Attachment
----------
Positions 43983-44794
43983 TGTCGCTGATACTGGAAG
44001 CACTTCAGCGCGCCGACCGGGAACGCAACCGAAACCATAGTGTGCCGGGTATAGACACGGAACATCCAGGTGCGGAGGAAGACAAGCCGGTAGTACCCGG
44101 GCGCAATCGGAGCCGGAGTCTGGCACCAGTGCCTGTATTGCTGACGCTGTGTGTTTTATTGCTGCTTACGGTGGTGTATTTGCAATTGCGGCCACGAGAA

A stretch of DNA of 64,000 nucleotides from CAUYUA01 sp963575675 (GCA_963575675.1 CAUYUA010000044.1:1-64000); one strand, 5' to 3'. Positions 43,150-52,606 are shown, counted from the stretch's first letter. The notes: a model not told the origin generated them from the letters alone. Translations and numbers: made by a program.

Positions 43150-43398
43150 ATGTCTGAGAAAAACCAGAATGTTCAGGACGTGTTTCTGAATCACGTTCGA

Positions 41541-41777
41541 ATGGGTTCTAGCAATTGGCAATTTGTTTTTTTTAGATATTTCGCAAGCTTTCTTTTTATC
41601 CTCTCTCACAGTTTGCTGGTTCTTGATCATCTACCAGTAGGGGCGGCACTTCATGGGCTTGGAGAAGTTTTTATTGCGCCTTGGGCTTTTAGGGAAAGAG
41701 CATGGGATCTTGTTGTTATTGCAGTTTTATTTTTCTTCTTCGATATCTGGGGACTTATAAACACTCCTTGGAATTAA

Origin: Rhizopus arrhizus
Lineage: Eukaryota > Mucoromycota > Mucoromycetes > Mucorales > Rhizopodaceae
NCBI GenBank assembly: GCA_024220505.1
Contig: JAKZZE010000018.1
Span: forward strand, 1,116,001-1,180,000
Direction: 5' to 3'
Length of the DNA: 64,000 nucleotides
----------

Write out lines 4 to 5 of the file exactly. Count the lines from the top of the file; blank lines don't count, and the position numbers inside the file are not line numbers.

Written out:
44101 GCGCAATCGGAGCCGGAGTCTGGCACCAGTGCCTGTATTGCTGACGCTGTGTGTTTTATTGCTGCTTACGGTGGTGTATTTGCAATTGCGGCCACGAGAA

A stretch of DNA of 64,000 nucleotides from CAUYUA01 sp963575675 (GCA_963575675.1 CAUYUA010000044.1:1-64000); one strand, 5' to 3'. Positions 43,150-52,606 are shown, counted from the stretch's first letter. The notes: a model not told the origin generated them from the letters alone. Translations and numbers: made by a program.